Inflammation and you
Published February 24, 2014
Signs of acute inflammation include pain, heat, redness, swelling and loss of function. It is defined as a protective response by the body to tissue injury or damage. Long term or chronic inflammation is prolonged inflammation that causes the formation of new connective tissues.1 When tissues in the body are injured, for example by bacteria, trauma, toxins or heat, damaged cells release inflammatory chemicals such as histamine and prostaglandins. These chemicals cause fluids to leak into the tissues from blood vessels resulting in swelling. While this helps to keep foreign substances away from the tissues and prevents further damage. The inflammatory chemicals also attract white blood cells to the area, which destroy germs and help remove dead cells.2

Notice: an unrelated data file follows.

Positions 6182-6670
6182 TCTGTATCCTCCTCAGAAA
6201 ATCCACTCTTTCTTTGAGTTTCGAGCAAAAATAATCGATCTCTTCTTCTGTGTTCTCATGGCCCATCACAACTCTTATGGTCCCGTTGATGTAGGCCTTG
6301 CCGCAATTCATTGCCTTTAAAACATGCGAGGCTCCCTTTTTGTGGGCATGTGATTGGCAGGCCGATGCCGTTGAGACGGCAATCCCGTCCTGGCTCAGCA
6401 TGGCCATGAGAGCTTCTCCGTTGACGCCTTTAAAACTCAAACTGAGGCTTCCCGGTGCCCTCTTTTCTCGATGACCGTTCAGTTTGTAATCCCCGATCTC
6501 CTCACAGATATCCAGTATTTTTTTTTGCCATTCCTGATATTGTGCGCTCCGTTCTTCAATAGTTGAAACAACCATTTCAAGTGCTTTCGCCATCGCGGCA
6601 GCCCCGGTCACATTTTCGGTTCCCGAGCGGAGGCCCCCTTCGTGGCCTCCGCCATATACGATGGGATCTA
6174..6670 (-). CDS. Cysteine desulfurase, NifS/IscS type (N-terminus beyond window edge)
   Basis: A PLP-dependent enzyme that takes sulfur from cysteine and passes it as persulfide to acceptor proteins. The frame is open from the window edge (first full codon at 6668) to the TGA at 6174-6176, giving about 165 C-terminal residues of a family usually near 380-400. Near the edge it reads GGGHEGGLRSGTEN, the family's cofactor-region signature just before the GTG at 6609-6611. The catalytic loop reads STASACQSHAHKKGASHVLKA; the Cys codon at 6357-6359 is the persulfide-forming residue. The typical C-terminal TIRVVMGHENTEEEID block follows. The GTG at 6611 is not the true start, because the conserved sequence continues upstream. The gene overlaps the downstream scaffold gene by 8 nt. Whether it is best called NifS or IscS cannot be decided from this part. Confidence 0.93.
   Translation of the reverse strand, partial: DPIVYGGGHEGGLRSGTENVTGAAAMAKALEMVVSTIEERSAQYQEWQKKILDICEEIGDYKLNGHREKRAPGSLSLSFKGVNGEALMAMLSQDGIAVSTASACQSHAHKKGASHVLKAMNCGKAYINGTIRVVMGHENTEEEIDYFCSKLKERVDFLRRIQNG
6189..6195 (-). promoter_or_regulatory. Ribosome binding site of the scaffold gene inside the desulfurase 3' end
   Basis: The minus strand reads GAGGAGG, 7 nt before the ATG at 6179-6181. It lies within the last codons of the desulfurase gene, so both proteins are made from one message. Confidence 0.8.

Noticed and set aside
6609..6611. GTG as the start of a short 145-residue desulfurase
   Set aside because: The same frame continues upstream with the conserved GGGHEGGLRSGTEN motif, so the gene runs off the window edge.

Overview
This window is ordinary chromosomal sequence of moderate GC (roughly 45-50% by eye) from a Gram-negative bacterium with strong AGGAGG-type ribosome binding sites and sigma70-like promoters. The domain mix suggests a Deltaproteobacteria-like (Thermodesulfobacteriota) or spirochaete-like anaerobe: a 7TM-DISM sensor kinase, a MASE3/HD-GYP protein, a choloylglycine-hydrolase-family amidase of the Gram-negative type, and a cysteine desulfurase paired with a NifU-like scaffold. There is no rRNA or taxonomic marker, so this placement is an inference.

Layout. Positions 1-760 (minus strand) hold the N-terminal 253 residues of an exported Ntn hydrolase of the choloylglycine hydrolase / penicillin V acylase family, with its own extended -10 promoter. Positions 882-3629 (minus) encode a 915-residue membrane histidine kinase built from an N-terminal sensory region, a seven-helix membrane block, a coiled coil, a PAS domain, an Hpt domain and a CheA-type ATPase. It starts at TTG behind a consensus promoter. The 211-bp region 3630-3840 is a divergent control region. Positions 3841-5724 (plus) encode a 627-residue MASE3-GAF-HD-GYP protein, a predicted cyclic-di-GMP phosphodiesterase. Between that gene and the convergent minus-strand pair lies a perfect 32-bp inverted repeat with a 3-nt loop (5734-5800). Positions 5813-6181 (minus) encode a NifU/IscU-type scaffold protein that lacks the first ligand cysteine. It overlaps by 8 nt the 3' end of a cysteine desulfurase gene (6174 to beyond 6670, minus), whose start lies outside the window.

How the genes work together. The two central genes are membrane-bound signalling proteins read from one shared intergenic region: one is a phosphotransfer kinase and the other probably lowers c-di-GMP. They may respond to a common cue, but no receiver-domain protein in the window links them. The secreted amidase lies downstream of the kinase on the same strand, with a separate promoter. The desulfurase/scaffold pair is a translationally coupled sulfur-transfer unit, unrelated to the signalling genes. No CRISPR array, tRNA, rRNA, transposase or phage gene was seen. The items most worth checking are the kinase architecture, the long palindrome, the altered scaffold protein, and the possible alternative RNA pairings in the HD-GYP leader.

Inflammation after an injury is a normal, protective response by the body. However, certain health conditions involve inflammation and can cause the immune system to attack the body’s own tissues. This is a problem because it may cause abnormal inflammation which causes pain, redness, swelling, stiffness and damage.3 Certain lifestyle and dietary factors can play a role in the inflammation associated with particular chronic conditions. Saturated and trans fatty acids, high glycaemic index foods, smoking, excessive alcohol intake and excessive exercise may all increase inflammation. In order to help reduce inflammation, consume a diet rich in omega‐3 fatty acids and low in cholesterol. Also include arginine‐rich foods such as fish and nuts, include plenty of fiber in your diet, exercise regularly and consume moderate amounts of alcohol.4 These steps may help you to manage the symptoms of inflammation.
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